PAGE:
Monday, January 19, 2015


When people think of memoir they tend to think lifetime events, the biggies. By the time they get around to writing about them their brains have gone into shock, their memories paralyzed with self-doubt, fears of not getting it "right."

In FROZEN they sing about letting go. In my book Freeze Frame: How to Write Flash Memoir, I encourage readers to let go and write in the smallest, briefest of glimpses. A moment may not have a beginning, middle or end--often it just is.
 In 2015 I am resolving to write more of these glimpses. Even if it is just to pause and smell the roses or observe a sunset or the lighting of a lamp, the flame reflected in a darkened window. Dig below the surface of lethargy and tell yourself, all I have is NOW.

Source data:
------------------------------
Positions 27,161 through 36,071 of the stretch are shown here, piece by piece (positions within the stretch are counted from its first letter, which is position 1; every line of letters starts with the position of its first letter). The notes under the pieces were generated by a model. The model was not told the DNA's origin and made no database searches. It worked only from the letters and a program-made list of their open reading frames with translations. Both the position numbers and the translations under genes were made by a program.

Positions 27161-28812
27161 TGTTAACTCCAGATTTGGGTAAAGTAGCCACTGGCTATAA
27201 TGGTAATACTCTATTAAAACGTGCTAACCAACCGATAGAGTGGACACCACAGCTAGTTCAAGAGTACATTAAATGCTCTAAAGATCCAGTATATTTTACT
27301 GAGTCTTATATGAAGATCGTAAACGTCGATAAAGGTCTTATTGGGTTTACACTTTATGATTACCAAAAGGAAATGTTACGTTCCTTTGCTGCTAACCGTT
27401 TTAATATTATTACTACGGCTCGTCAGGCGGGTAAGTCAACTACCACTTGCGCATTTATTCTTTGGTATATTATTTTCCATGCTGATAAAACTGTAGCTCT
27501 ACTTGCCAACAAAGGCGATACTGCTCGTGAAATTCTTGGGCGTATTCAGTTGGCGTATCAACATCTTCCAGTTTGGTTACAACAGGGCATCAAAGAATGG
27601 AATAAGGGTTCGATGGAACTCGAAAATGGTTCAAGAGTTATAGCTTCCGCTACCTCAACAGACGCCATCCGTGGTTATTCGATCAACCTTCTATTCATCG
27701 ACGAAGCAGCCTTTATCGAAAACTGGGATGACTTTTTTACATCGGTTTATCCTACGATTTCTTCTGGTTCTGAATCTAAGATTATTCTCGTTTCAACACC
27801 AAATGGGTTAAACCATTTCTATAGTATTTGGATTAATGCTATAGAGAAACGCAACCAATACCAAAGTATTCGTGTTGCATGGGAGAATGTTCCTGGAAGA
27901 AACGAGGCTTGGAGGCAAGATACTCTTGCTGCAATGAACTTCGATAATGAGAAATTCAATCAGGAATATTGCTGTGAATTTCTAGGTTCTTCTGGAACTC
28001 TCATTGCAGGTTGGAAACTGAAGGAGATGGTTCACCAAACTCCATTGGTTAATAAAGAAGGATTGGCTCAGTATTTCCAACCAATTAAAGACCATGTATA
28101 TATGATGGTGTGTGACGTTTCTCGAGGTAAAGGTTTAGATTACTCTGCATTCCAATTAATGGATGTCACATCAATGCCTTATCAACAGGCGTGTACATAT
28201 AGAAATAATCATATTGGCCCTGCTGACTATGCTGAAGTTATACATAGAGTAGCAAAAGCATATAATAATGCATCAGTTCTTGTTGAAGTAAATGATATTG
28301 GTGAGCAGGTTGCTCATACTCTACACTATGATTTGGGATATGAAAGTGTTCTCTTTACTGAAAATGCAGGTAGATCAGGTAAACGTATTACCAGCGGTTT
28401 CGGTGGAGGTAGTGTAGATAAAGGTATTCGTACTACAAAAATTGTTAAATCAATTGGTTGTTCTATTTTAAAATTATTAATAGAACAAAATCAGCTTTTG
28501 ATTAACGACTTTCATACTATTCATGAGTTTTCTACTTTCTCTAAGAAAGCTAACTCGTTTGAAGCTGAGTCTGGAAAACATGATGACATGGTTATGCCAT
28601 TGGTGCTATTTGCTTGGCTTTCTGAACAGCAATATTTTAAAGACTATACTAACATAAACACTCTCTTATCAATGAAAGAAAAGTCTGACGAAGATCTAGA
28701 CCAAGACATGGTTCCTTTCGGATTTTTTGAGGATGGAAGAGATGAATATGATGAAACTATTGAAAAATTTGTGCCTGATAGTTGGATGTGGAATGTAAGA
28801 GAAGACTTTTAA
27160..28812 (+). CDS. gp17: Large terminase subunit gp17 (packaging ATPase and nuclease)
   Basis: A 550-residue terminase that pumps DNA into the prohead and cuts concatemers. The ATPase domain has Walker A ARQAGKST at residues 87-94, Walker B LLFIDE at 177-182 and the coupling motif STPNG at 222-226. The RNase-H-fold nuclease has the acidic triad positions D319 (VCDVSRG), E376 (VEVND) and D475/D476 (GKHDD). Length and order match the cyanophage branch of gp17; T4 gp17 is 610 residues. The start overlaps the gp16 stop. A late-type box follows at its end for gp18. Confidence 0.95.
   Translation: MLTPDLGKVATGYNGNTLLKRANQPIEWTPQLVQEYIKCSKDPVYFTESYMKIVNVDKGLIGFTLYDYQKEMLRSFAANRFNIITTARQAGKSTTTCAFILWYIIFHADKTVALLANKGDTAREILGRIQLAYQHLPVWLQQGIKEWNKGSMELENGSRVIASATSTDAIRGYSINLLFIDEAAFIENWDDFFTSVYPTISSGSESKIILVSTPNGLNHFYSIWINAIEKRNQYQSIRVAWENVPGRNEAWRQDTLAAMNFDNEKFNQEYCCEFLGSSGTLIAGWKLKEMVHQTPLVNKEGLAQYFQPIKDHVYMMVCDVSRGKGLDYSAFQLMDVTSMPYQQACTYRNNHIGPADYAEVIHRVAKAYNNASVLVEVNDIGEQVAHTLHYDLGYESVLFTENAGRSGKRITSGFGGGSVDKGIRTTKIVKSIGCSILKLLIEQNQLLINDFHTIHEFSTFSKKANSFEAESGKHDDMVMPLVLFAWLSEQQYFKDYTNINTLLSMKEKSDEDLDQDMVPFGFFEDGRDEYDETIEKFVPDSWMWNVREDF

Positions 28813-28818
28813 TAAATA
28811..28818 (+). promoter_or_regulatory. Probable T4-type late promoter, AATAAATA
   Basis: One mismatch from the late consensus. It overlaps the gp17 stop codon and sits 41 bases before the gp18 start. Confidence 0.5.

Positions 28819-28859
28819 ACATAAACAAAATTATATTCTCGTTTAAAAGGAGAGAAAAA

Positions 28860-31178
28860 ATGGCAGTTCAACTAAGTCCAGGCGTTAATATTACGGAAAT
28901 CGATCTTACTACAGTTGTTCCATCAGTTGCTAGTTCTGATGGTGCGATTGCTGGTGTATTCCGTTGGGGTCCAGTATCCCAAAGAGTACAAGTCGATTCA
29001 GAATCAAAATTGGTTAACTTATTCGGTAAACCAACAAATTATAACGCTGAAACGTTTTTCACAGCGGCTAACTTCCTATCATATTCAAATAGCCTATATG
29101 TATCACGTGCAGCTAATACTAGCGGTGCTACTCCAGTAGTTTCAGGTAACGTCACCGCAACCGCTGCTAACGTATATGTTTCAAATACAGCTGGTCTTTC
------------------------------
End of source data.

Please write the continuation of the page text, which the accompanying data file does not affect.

Lighting the Lamp
At the dune shack with the blue door, the light subsides, blue has left the sky, and there is a stillness within the insect-infused dusk, a veil settles, softening the sand peaks, yet sharpening the pinpricks of stars, the outline of the Pilgrim monument in the distance.

And, when the last ounce of sun has left the sky and the shadows have all fled, I light the lamp.

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